High-income, high-tax states would benefit most from reinstatement of the SALT tax deduction. (Photo by Giorgio Trovato via Unsplash)
Days after Gov. Kim Reynolds told Fox News that Iowa had returned $95 million of federal funds, Democratic lawmakers are calling for more oversight into how COVID-19 stimulus money is handled.
Democrats Sen. Claire Celsi, West Des Moines, and Rep. Ruth Ann Gaines, Des Moines, called for the state’s Government Oversight Committees to meet about the allocation of COVID-19 funds. In an interview with the Iowa Capital Dispatch, Celsi requested more transparency and more discussion between political leaders.
“We have a lot more money coming,” Celsi said. “I want to make sure that we all sit down around the table, Republicans and Democrats and the public, to know where the money’s going.”
Celsi said she did not know the state had returned some federal funds until Thursday, when Reynolds said on a Fox News town forum that she had given back $95 million of federal COVID-19 aid. In an April 23 letter obtained by the Des Moines Register, the Iowa Department of Public Health declined the funds, though Director Kelly Garcia said the department would reconsider if the money could be used for something other than testing.
“They sent an additional $95 million to the state of Iowa to get our kids back in the classroom by doing surveillance testing,” Reynolds said Thursday. “And I said, we’ve been in the classroom since August. Here’s your $95 million back.”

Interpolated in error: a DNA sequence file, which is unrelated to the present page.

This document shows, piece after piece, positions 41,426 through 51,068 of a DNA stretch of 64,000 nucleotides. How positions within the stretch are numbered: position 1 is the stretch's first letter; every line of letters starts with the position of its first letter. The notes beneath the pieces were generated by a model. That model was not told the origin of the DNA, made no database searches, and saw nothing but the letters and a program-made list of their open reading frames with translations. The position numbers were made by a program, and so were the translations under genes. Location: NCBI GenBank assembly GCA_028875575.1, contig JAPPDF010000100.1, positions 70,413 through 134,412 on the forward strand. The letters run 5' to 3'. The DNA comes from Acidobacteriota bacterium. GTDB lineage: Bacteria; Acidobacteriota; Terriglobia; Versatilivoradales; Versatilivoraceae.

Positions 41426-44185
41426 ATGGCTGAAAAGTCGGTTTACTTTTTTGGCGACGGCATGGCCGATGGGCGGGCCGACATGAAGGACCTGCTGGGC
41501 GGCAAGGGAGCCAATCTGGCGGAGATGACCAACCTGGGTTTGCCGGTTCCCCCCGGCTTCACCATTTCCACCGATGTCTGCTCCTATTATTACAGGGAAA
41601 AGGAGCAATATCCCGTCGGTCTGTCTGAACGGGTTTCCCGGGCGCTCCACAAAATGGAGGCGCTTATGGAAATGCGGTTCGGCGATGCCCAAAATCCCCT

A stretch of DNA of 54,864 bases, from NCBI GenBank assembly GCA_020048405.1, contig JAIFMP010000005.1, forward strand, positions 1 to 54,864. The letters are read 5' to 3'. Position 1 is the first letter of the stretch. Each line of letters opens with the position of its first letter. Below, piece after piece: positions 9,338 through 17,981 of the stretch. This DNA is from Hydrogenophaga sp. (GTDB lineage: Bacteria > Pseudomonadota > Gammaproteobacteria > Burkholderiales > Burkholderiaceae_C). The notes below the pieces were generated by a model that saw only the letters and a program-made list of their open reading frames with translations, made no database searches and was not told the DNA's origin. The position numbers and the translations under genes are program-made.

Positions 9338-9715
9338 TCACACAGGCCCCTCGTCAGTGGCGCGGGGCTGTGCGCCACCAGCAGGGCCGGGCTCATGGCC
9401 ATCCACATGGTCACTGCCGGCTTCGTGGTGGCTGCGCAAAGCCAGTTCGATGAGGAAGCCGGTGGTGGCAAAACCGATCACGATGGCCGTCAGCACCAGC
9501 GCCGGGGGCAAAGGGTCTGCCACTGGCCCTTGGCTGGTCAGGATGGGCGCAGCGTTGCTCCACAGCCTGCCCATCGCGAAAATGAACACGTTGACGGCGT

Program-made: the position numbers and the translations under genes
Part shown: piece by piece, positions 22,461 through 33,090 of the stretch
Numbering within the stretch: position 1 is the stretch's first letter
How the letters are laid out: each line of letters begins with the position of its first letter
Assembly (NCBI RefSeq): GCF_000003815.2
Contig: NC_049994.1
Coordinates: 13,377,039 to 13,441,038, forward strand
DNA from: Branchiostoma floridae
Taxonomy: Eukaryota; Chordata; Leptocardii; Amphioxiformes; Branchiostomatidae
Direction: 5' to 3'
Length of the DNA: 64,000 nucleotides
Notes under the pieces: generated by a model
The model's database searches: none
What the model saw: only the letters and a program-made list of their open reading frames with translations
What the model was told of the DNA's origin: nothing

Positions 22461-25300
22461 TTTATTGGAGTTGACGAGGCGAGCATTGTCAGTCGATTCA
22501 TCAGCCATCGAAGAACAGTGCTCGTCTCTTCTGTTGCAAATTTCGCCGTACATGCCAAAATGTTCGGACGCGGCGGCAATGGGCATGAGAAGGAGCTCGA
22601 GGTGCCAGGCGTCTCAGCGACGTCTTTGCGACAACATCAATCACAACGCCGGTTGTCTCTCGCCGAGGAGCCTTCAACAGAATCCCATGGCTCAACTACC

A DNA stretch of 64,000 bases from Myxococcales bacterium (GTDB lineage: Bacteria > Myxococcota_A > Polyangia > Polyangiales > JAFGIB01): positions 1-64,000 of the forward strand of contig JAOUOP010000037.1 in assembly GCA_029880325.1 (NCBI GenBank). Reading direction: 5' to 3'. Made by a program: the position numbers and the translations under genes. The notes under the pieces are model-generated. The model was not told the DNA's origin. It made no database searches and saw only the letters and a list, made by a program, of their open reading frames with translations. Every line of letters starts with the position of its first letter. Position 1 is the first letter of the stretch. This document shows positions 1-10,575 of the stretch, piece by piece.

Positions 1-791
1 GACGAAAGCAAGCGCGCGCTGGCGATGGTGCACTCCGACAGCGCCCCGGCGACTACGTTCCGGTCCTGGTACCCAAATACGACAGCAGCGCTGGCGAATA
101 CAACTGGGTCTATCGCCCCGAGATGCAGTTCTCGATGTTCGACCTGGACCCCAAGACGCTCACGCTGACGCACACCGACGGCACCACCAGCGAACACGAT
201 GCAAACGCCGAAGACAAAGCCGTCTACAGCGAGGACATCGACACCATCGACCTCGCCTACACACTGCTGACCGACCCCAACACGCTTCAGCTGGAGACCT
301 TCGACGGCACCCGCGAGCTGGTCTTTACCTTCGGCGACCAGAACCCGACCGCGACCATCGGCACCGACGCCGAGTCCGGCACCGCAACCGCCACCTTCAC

Rep. Holly Brink, chair of the House Government Oversight Committee, said she did not anticipate holding a hearing about the returned funding. A meeting on the decision would be a “politically-motivated waste of time,” she wrote.
“Iowa Republicans took action to safely return kids to the classroom months ago so the Governor returned unnecessary federal money,” Brink, R-Oskaloosa, wrote. “Iowa taxpayers don’t want to see their hard earned money wasted, the Governor’s decision appears to be in line with the values of everyday Iowans.”
Brink said the committee has not met to discuss whether additional oversight measures are necessary for the next round of COVID-19 funding. Congress in March passed a $1.9 trillion stimulus package, of which Iowa will receive about $4.45 billion, according to a nonpartisan analysis from the Legislative Services Agency.
Legislative leaders have declined to include the one-time funds in budget negotiations. The stimulus package also forbids states from using the funds to reduce taxes, raising questions about whether Republican tax cuts can go into effect.
“Whatever the decisions or expectations there are with the federal money, we want to be mindful. We don’t want to be supplanting parts of the budget with one-time funds for ongoing expenses,” House Speaker Pat Grassley, R-New Hartford, told reporters April 29. He noted lawmakers are still waiting for federal guidance on how some of the funds could be used.
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